Cold Storage: A Novel
“In Cold Storage, David Koepp easily transfers to novel from his experience as the screenwriter of such recognizable movies as Jurassic Park and War of the Worlds . . .”
In 1979, Skylab fell.
Most of it sank into the Indian Ocean, but an extra oxygen tank landed in Western Australia, near the aboriginal village Kiwirrkurra.
In 1987, something came out of that tank.
It wasn’t a large something but a fungus—Cordyceps—able to survive the extreme conditions of outer space.
Cordyceps sleeps peacefully inside the oxygen tank in an Australian aborigine’s backyard, until the day he decides to clean it. Fed by the nutrients in homemade cleanser combined with the rust it accumulates, Cordyceps awakens.
This is the story of that little fungus and how it grew . . .
By the time anyone is aware, Cordyceps has absorbed all 26 members of the village and decides its next step is world domination.
“We sent up a hyperaggressive extremophile resistant to heat and the vacuum of space that returned to earth and found a safe, protein-rich environment. I think we created a new species—Cordyceps novus.”
Before fire-bombing Kiwirrkurra and the fungus, agents Roberto Diaz and Trini Romano gain permission from Gordon Gray of the Defense Threat Reduction Agency to obtain a single sample of the fungus, which is sealed inside a biotube placed 300 feet underground in a subbasement that doesn’t officially exist, in a facility in Atchison, Kansas.
“The storage plan for Cordyceps novus was perfect, unless Gordon Gray took early retirement and his successor decided sub-level 4 was better off forgotten, and the temperature of the planet rose.”
Unfortunately, all three things happen.
Thirty-two years later, retired agent Roberto Dias receives a middle-of-the night phone call, returning him to active duty.
Something in Atchison, Kansas, has activated an alarm, in a building that used to be a government facility but is now a civilian storage unit housing items people don’t want but can’t bear to part with.
Roberto may be retired but he privately relishes the call to action, devastating as it may be. Reunited briefly with Trini, he finds himself patched through to a cell phone inside the facility.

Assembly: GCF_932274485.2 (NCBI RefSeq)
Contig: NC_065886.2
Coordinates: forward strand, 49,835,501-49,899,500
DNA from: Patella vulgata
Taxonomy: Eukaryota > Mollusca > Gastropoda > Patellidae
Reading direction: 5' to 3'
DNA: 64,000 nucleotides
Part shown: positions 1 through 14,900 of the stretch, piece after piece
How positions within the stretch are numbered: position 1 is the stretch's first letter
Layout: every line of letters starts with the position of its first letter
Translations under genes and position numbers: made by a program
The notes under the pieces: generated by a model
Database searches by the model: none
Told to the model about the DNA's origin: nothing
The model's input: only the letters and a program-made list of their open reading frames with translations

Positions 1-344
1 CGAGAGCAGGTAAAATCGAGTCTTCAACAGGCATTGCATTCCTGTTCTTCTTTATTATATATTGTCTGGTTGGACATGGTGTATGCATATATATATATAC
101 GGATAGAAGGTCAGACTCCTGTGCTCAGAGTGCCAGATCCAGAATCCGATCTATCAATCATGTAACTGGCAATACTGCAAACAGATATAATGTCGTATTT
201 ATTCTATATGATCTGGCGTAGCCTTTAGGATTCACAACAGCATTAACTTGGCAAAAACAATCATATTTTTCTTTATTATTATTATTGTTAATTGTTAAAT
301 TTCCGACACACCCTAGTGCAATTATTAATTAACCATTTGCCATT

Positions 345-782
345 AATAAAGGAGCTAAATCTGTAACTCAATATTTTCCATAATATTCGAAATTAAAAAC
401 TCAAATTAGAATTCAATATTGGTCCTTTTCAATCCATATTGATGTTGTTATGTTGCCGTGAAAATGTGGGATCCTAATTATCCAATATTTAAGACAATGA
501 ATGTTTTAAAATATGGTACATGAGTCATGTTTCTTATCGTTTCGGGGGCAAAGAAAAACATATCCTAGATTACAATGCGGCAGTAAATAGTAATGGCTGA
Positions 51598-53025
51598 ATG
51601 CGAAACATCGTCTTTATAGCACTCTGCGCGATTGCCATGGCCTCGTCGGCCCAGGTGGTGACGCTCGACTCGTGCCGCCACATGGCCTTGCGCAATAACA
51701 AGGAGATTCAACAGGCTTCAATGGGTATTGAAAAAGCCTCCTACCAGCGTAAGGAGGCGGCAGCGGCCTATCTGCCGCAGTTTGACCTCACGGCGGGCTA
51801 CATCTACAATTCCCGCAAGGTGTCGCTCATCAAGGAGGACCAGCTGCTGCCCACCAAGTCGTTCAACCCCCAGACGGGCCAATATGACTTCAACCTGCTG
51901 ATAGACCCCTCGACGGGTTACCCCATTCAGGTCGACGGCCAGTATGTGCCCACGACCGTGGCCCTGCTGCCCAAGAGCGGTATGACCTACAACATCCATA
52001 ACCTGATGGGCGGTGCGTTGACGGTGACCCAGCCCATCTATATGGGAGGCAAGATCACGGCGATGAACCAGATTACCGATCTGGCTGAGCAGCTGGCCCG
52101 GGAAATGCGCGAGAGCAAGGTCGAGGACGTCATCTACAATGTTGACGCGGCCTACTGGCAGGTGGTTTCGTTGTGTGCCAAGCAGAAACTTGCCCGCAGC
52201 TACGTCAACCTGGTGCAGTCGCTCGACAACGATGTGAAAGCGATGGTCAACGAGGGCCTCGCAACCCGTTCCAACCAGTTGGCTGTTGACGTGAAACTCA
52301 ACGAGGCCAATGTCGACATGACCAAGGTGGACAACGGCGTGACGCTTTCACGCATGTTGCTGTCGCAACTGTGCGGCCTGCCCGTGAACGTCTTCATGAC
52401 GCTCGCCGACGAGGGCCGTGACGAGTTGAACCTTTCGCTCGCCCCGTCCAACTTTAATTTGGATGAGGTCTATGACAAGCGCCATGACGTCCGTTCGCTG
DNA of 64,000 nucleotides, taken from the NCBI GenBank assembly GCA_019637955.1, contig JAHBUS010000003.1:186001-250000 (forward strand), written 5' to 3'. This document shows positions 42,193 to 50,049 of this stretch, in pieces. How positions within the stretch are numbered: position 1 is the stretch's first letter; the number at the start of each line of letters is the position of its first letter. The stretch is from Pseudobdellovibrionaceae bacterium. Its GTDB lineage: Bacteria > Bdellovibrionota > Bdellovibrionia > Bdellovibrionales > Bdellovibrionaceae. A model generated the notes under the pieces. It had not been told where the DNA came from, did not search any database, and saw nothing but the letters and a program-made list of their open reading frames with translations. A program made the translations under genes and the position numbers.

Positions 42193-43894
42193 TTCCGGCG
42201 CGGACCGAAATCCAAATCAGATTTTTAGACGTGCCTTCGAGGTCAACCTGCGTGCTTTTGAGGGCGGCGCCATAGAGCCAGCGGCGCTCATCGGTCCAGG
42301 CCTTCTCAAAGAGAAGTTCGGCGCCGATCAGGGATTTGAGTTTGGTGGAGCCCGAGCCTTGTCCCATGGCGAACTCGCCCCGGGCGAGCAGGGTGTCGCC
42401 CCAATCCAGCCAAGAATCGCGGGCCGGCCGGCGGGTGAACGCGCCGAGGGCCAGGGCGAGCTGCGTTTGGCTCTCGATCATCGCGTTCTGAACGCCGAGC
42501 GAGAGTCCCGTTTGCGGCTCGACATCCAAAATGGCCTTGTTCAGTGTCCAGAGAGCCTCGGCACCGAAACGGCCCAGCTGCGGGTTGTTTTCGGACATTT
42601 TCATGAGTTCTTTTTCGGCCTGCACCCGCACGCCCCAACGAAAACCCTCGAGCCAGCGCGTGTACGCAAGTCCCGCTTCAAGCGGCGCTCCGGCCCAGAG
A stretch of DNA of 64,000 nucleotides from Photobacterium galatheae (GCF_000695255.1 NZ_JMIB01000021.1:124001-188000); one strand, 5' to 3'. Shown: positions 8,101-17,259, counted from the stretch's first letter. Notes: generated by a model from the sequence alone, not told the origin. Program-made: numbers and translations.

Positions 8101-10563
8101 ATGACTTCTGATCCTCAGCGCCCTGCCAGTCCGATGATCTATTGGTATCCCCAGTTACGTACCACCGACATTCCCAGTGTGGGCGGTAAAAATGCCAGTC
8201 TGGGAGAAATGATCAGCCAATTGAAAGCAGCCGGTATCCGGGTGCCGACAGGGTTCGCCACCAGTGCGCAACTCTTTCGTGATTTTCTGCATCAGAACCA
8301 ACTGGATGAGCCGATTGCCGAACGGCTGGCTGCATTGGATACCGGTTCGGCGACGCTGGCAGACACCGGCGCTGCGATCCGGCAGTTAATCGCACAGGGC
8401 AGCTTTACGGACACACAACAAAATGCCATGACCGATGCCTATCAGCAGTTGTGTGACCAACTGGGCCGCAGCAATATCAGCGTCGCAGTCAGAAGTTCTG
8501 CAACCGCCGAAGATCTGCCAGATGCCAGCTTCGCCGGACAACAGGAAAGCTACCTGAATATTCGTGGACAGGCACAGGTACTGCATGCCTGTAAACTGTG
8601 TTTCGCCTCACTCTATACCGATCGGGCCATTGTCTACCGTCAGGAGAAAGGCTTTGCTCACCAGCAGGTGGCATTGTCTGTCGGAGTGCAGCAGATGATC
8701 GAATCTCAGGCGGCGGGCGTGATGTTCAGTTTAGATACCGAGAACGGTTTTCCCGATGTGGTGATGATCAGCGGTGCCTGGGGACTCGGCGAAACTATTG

Security guards Naomi Williams and Teacake Meachem have bad news: Cordyceps novus has escaped its confinement and has established four colonies.
“The first colony was a bit like Reno, Nevada, popular once but limited by location and climate. Aboveground, however, on a hillside was a second colony, and it was similar to Los Angeles, slow, inevitable, and in no one’s best interests. On the main floor of the storage facility, another colony was enjoying the least success. Like Atlantic City—it used to be a big deal but now dead on its feet. Last but not least, a fourth colony learns to transmit information and instructions to its host.
Naomi and Teacake are trapped inside with a group of people infected by the astonishingly intellectual fourth colony.
It’s up to one 68-year-old retired agent with a bad back and two very unqualified twenty-somethings to save the world.
Thank you, David Koepp for giving us Roberto Diaz, a man considered past his prime age-wise, but one who can still show the millennials how it’s done, even when he’s flat on his back with a slipped disc!
This author not only has penned a great scifi/horror novel with some memorable characters, but also injects it with a very wry and dark humor. This is best in evidence in his descriptions of the thought processes evolving within Cordyceps novus.
There’s enough scientific jargon to give the story an authentic tone that may send some readers running to Wikipedia or other information sites for more on Cordyceps, while giving them shivers at the implications of what such a small sac fungi can do. (Remember the tardigrades that recently crashed on the moon and keep your eye on this species. It’s going places; it’s been featured in several video games and is an up-and-coming menace in several movies.)
In Cold Storage, David Koepp easily transfers to novel from his experience as the screenwriter of such recognizable movies as Jurassic Park and War of the Worlds, giving this story the sense of immediacy and danger those films contain. The cuts between what’s happening inside and outside the facility would work very well in a motion picture.
He also gives the reader an extensive biography of the more notable characters, so we are not only familiar with them but will ultimately be touched with their fates. No one is simply introduced and immediately dispatched/written out without us knowing his name, occupation, and various eccentricities.
Cold Storage is one of the most intriguing, frightening, yet entertaining novels of this genre this reviewer has read in a long time. Easy to read, easy to understand, its characters are enjoyable, brave, clever, and surprisingly funny in the face of catastrophe.